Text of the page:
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FileRescue Plus and SAN?

By mulhollands ·
Files have been accidentally deleted from our SAN. No backup is available. Would FileRescue Plus recover files deleted from the SAN?

Stephen Mulholland

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by LordInfidel In reply to FileRescue Plus and SAN?

the system(s) that are in control over that slice of the san, have you rebooted them?

if not.... don't... very important, stay away from the reboot....

the san is just presenting a disk subsystem to the OS.

The OS is still in conrtol of the actual file table.

If you have Undelete by Executive Software, you can actually plop the cd in and run the emergency option and it will search the disks for uncommitted transactions.

just do not reboot, whatever you do. Everytime you reboot your chances of recovering the files are cut by more then half.

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This is

by Don_C In reply to FileRescue Plus and SAN?

Going to be a Dumm question what is a SAN system

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Not a dumb question

by LordInfidel In reply to This is

It's not something the average user or the small IT shop will come across.

SAN stands for Storage Area Network.

It is basically a drive array that not only is scalable but is also faster.

This is different then NAS (Network Attached Storage) where a pc/srvr typically plugs into it via ethernet.

A SAN will typically use a HBA fibre adapter to connect itself to a system. And you will normally have redundant adapters in each server.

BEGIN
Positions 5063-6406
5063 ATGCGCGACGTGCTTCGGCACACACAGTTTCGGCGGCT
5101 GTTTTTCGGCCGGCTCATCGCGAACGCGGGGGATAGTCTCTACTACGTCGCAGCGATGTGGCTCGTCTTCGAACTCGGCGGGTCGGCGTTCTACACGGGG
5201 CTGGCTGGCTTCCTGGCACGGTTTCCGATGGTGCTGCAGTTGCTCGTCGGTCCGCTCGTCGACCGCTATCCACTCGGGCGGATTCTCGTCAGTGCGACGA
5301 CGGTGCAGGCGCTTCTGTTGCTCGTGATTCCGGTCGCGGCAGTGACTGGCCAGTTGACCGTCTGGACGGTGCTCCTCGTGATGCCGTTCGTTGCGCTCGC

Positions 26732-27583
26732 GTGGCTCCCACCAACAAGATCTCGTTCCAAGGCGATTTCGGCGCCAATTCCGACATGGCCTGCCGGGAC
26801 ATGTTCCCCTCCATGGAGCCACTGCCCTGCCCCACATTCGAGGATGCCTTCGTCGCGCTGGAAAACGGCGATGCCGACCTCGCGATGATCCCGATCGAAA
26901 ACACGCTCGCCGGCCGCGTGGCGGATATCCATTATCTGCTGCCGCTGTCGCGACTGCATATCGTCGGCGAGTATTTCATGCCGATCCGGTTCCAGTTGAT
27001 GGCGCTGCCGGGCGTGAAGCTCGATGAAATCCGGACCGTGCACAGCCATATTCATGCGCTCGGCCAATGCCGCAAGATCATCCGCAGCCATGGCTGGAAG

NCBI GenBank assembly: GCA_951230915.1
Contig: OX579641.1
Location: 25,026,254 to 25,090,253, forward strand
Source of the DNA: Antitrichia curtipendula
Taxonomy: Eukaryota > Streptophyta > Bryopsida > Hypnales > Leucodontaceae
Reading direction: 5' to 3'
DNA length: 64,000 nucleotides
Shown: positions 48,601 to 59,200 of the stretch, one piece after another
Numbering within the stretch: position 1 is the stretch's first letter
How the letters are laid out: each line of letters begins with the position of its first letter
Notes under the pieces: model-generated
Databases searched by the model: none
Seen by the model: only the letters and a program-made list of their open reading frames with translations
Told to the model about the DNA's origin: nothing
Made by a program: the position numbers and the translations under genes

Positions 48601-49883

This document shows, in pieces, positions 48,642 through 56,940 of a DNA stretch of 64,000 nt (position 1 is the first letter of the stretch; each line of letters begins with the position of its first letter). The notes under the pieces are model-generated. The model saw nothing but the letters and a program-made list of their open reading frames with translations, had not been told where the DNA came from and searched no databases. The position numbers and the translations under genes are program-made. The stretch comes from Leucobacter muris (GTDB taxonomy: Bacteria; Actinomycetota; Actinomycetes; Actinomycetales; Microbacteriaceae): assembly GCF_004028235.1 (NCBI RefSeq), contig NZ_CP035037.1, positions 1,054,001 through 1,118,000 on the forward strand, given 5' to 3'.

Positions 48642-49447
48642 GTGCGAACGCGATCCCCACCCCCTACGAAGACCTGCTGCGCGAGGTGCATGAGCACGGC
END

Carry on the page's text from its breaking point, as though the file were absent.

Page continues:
One of the other huge benefits of a SAN is the fact that it can be used as a shared media device. That is, the same disk subsystem can be shared by many different servers. (Although, when used under windows it does not work very well, *nix based systems this works just fine).

What I mean by a shared disk subsystem is, imagine a hard drive sitting in between 2 computers, and they both not only can own the drive, but can read and write to the drive. The SAN interface has the ability to use "Selective Presentation" where you can choose what partitions a system connected to the SAN can see and use.

I mentioned scalability, where you can dynamically add more drive arrays to an existing SAN. Plus SAN's will natively do RAID+10, 2 RAID--5 arrays mirrored.

SAN technology allows for faster I/O access by using an intelligent caching mechanism.

And is very expensive, where the starter SAN will run around the 100k range.

Check out HP's site for their line of SAN products.


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by mulhollands In reply to Not a dumb question

Yes, that's what I was just about to say. :)


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I'm new

by Don_C In reply to

Thanks guy's I'm just a newbie trying to learn the IT world


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